ERIC Number: ED221924
Record Type: RIE
Publication Date: 1982
Reference Count: 0
Time on Task: Using Instructional Time More Effectively.
Kuceris, Misty; Zakariya, Sally, Ed.
According to this publication, a school's most effective tool in encouraging student success may be its control over the time the student spends working on goal-oriented learning activities--that is, time on task. This document is intended to help school administrators understand the effects of their decisions on students' learning time and improve those decisions. Research on learning time, reviewed in chapter 1, links the amount of learning time with the learning achieved. Chapter 2 discusses disruptions that arise outside the classroom and their effects on learning time; decisions made at the building, district, state, or federal levels may result in unexpected limits on the amount of time allocated for instruction. Chapters 3, 4, and 5 examine forces inside the classroom that can affect time on task: student behavior, teacher behavior, and instructional methods. The final chapter looks more deeply into the implications of the concept of time on task and at the roles of teachers, principals, superintendents, staff development personnel, and communicators in increasing time on task in schools. An appendix provides suggestions on how to develop a program to increase time on task within a school district and includes a step-by-step checklist and observation forms. (Author/PGD)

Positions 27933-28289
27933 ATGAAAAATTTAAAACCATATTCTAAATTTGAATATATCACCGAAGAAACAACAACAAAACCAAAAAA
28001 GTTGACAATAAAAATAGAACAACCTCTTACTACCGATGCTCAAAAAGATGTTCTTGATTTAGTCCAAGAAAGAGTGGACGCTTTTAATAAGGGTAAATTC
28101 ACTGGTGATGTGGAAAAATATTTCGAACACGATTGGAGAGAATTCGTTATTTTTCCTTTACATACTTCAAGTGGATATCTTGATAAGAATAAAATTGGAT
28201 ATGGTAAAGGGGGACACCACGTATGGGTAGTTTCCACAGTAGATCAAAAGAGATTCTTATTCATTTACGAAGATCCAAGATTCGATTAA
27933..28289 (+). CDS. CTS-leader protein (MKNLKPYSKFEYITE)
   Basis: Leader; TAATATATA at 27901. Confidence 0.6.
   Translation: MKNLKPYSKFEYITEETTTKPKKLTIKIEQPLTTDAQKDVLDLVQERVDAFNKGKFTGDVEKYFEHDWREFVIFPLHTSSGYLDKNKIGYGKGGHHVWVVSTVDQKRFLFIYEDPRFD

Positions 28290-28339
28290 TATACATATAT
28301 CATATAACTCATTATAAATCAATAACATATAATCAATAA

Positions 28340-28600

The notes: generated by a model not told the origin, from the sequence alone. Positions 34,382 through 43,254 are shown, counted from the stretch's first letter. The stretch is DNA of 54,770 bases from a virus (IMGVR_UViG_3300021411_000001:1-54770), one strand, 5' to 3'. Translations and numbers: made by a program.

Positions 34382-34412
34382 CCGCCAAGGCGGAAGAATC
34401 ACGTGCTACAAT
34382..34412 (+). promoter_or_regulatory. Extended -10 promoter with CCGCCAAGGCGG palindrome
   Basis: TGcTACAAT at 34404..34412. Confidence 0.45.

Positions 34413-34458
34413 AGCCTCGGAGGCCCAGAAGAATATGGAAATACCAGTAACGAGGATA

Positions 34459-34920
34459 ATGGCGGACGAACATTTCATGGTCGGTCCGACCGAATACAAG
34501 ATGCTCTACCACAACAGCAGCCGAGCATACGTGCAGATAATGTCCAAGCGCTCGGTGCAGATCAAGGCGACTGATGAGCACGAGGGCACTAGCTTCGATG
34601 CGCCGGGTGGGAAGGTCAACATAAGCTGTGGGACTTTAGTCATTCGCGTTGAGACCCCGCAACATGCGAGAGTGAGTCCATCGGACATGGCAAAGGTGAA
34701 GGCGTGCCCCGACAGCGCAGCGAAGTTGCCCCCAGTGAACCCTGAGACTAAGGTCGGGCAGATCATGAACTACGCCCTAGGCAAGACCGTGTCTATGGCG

Descriptors: Administrator Role, Classroom Environment, Classroom Observation Techniques, Classroom Techniques, Elementary Secondary Education, Instructional Improvement, Learning Activities, Performance, Records (Forms), Scheduling, Student Behavior, Teacher Effectiveness, Teaching Methods, Time Factors (Learning), Time on Task
Publications, American Association of School Administrators, 1801 North Moore Street, Arlington, VA 22209 (Stock No. 021-00870; $6.95; quantity discounts; orders under $15.00 must be prepaid).
Publication Type: Guides - Non-Classroom; Opinion Papers; Information Analyses
Education Level: N/A
Authoring Institution: American Association of School Administrators, Arlington, VA.